A question that I get asked a lot from people that are in the boat design and building business is; “Why Sound Waves Are Used in Sonar?”. In order to understand this question, you must first understand what sound waves are. Sound waves are vibrations of any sort and are produced when a medium such as water or air comes under a rigid force. The force varies depending on the substance that is resisting the force and the speed at which it is traveling.
Waves Are Used in Sonar
The reason why sound waves are used in sonar is so that the instruments we use to detect water and air beneath the boat can precisely pinpoint the location of a vessel with great accuracy Sound Wave Imaging. This allows a boater to quickly locate where a set of twinship sheets, a rudder, or anything else on a boat is located in relation to the hull. Think of it like looking for gold just off the coast of a large city just before dark. If you had the right tools and a detailed map to go by you would probably find it much faster than if you just relied on your instincts.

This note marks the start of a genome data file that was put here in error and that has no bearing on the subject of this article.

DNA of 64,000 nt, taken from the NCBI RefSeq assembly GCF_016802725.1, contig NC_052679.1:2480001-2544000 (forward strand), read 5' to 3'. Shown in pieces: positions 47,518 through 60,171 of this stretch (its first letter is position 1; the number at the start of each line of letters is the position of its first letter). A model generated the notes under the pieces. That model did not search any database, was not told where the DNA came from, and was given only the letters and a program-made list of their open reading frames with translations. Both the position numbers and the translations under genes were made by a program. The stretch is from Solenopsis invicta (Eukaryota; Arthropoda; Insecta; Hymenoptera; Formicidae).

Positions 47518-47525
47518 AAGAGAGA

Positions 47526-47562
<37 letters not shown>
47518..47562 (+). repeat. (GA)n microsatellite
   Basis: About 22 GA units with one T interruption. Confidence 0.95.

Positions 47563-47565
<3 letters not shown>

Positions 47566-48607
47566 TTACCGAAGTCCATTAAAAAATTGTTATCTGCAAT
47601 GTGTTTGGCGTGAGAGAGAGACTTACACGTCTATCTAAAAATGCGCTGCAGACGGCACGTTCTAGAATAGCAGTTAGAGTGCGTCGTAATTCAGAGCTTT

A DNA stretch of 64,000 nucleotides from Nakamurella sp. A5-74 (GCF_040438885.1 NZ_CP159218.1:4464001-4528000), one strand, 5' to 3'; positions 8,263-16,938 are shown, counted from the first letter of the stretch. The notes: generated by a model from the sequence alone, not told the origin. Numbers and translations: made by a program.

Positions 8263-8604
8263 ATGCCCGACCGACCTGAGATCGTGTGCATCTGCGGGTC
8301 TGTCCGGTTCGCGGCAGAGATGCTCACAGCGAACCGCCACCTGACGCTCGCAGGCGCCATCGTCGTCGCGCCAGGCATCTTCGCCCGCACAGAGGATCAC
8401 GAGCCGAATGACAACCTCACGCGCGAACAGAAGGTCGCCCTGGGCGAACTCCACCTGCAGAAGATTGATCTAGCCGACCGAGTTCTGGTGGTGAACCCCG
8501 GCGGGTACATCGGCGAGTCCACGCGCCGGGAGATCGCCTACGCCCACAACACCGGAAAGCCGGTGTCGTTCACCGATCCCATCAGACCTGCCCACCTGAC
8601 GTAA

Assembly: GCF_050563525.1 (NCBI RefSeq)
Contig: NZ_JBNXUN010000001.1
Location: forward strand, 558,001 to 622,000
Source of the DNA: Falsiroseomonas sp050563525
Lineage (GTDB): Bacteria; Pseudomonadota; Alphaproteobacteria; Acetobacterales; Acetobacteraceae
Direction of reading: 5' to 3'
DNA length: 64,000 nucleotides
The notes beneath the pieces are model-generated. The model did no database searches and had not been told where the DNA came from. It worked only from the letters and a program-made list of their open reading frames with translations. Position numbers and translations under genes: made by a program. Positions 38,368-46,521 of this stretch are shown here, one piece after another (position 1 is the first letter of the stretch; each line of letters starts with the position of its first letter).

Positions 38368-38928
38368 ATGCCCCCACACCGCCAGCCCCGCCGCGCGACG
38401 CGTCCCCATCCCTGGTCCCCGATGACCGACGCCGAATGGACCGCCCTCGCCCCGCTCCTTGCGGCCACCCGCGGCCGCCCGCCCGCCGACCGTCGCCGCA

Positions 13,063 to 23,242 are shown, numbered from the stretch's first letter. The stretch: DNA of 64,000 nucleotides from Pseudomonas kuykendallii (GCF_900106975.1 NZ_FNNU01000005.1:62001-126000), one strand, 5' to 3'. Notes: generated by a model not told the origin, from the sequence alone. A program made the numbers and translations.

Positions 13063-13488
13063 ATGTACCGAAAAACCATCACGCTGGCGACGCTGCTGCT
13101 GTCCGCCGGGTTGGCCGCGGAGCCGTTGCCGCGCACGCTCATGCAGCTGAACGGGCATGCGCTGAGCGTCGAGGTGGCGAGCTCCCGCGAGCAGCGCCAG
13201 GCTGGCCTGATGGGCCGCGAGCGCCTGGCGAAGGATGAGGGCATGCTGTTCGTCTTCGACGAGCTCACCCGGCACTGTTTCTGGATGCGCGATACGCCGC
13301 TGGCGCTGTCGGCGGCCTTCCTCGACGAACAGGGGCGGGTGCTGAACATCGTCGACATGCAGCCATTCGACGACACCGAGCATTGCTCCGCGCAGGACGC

Now the reason that sound waves are used in sonar is so that we can find the objects that they hide behind. Think of an orange tree on top of the ocean and a boat driving through the surf. We have all heard stories about treasure hunters that go looking for shipwrecks only to never find them because they were too far under the water. Sonar is a tool that lets the craftsmen and boaters know exactly where they are located within the body of water. Without this form of sonar, the craftsmen would have no way of knowing where they were going.